In Summary
  • The new business model, if successful, is likely to trigger a chain of reactions by other giant retailers, according to analysts as it will lead to a scramble for the majority low-end shoppers who mainly depend on the largely informal retail industry.

  • At least two stores running under the brand name Uchumi Xpress are already in operation, with more set to be rolled out.

  • One is located in the middle of Nairobi’s Mwiki estate in Kasarani area where it is competing for shoppers with local shops.

  • The Nation found curious shoppers streaming in signalling interesting times ahead.

Uchumi Supermarkets has begun testing a new franchising model ahead of a roll-out later in the year that is expected to offer private and mostly small supermarkets the opportunity to trade under its brand name as it seeks to spring back to profitability.

The new business model, if successful, is likely to trigger a chain of reactions by other giant retailers, according to analysts, as it will lead to a scramble for the majority low-end shoppers who mainly depend on the largely informal retail industry.

At least two stores running under the brand name Uchumi Xpress are already in operation, with more set to be rolled out.

One is located in the middle of Nairobi’s Mwiki estate in Kasarani, where it is competing for shoppers with local shops. The Nation found curious shoppers streaming in, signalling interesting times ahead.

Uchumi chief executive Julius Kipng’etich is, however, tight-lipped about these developments.

“We haven’t rolled out the franchises yet. We will be ready to talk about this in a couple of weeks so it would be too early to shout about it. At the moment we are setting up and testing the systems,” he said.

BIG BRAND

The franchise model in which a big brand allows smaller players to use its name in a particular market in return for royalties has been in operation in other sectors such as manufacturing, hospitality and transport with mixed results but is yet to be tried in the mainstream retail industry.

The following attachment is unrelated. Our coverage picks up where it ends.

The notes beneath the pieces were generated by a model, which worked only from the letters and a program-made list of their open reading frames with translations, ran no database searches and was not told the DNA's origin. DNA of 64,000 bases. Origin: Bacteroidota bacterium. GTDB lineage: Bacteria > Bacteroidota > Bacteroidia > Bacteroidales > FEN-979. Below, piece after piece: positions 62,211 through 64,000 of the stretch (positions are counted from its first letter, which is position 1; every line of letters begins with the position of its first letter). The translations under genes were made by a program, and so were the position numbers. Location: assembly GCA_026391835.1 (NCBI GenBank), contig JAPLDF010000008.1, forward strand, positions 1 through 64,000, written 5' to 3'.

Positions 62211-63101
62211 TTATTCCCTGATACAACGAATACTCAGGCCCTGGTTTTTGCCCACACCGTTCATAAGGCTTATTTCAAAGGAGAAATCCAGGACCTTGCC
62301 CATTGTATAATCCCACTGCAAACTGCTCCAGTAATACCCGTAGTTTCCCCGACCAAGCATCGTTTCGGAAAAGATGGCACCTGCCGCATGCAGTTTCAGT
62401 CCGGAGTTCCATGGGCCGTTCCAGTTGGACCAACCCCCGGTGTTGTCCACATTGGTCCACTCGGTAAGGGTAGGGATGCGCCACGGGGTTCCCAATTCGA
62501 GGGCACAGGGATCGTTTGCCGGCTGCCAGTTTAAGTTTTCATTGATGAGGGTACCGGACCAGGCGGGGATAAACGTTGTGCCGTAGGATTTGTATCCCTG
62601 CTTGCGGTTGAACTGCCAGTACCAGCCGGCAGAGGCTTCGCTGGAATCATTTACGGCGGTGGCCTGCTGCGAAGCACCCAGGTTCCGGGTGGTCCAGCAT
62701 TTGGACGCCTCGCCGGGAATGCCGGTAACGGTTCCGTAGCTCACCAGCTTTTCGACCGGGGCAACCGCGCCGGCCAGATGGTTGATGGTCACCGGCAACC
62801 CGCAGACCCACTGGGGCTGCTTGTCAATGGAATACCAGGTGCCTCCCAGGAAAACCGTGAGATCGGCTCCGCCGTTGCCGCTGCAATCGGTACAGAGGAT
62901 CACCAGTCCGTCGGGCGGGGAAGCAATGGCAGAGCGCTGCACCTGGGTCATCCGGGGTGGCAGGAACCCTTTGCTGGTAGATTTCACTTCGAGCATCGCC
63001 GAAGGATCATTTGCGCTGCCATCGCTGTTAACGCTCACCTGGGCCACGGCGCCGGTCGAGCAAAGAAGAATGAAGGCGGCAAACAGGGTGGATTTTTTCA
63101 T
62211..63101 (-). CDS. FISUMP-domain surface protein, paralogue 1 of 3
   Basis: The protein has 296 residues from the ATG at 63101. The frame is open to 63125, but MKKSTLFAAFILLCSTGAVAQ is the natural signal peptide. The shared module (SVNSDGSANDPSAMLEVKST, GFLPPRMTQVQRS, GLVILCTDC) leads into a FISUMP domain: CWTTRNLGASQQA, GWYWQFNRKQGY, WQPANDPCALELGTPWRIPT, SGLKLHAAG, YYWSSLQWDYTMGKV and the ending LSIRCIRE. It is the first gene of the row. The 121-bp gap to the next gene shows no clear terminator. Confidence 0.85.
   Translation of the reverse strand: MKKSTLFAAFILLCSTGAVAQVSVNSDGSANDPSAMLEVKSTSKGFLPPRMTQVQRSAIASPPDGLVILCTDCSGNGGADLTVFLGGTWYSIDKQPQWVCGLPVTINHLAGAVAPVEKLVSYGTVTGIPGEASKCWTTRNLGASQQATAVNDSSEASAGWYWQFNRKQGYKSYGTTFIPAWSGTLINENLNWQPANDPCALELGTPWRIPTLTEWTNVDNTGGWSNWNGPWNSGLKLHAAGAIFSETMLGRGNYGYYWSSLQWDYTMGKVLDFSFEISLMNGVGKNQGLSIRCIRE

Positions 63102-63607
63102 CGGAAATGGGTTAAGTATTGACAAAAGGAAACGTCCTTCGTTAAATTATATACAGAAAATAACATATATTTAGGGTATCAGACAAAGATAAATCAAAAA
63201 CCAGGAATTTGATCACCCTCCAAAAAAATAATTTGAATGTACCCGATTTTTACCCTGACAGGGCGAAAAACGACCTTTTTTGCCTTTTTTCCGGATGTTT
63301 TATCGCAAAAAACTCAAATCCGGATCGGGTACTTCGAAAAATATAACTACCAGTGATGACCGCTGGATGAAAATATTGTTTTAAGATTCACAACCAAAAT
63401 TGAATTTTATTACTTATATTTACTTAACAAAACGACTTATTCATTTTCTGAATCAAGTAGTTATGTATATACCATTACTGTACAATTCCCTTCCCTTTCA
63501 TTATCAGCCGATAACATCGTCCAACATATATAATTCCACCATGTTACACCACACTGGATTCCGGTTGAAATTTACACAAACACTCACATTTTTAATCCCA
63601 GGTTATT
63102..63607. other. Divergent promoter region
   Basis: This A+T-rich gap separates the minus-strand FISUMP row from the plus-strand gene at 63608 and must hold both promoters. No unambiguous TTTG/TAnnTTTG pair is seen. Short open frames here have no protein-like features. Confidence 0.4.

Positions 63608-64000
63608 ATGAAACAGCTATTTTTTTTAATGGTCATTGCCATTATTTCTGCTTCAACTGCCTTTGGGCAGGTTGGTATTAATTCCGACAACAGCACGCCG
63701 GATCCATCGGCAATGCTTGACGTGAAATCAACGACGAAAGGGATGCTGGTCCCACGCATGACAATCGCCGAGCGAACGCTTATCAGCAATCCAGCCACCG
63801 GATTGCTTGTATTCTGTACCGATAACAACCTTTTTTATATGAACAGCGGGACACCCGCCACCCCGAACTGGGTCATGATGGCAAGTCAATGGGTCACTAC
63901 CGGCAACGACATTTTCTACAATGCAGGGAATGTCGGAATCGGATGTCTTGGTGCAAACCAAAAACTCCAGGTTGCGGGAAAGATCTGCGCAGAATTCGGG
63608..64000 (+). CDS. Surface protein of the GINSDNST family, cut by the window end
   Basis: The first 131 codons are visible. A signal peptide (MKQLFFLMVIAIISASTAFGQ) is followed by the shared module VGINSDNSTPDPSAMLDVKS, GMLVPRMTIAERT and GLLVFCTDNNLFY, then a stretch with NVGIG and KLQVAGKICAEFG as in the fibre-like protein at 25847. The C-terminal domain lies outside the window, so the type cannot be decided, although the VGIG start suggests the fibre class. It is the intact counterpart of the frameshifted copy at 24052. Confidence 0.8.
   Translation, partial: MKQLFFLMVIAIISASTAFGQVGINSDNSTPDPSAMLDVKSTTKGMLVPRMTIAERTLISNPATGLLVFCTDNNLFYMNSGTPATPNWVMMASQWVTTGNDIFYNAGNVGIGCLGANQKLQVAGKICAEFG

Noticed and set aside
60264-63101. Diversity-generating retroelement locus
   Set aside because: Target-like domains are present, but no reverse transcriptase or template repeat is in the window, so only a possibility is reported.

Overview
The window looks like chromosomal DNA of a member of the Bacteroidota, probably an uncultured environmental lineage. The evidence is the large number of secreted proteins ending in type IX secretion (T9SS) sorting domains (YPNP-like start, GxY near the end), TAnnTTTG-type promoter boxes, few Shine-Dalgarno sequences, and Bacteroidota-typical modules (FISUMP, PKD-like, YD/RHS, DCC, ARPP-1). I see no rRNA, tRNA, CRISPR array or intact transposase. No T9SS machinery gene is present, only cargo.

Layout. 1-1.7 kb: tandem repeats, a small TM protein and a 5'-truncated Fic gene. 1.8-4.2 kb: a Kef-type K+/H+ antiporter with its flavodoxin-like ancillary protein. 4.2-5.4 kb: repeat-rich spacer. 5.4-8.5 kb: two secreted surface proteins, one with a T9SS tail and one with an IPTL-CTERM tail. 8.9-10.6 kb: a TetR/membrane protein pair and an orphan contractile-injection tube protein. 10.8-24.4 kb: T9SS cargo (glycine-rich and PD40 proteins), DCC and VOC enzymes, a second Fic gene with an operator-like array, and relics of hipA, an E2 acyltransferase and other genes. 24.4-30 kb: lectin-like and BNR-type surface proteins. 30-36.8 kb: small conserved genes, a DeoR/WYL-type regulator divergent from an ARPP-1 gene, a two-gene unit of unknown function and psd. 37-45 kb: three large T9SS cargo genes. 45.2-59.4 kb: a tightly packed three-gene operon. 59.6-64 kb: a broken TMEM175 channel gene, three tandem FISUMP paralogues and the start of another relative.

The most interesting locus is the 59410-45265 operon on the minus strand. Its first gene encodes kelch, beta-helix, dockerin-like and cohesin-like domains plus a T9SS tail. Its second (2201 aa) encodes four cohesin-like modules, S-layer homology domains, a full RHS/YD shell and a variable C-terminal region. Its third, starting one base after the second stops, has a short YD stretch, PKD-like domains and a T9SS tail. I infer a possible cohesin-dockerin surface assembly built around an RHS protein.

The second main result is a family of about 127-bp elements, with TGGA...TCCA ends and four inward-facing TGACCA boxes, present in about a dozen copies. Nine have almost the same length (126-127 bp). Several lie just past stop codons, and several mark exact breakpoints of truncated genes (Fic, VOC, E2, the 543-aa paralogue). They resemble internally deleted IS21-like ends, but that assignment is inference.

Nakumatt supermarkets, thought to target middle-class and high-end shoppers, prefers malls while Tuskys, Naivas and Uchumi, which target middle-tier shoppers, set up stores in areas with high traffic such as shopping centres or near bus terminuses.

The low-end market, which has for a long time been snubbed by the four retail giants but is increasingly becoming lucrative, is currently the playground of low-end tier retailers such as EastMatt, QuickMart, CleanShelf, GreenMart, Mulleys, Mathias and KassMart.

These retailers have been on an opening spree of stores in the estates and low-income neighbourhoods, bringing goods and services closer to the people and denying the giant retailers traffic.

It is this under-exploited “kadogo economy” that Uchumi is targeting by taking on kiosks and convenience stores but without overhead costs.

Tuskys had also announced that it would go the franchise way but its chief executive Daniel Githua was non-committal about it when asked about these new developments.

'THEIR PLAN'

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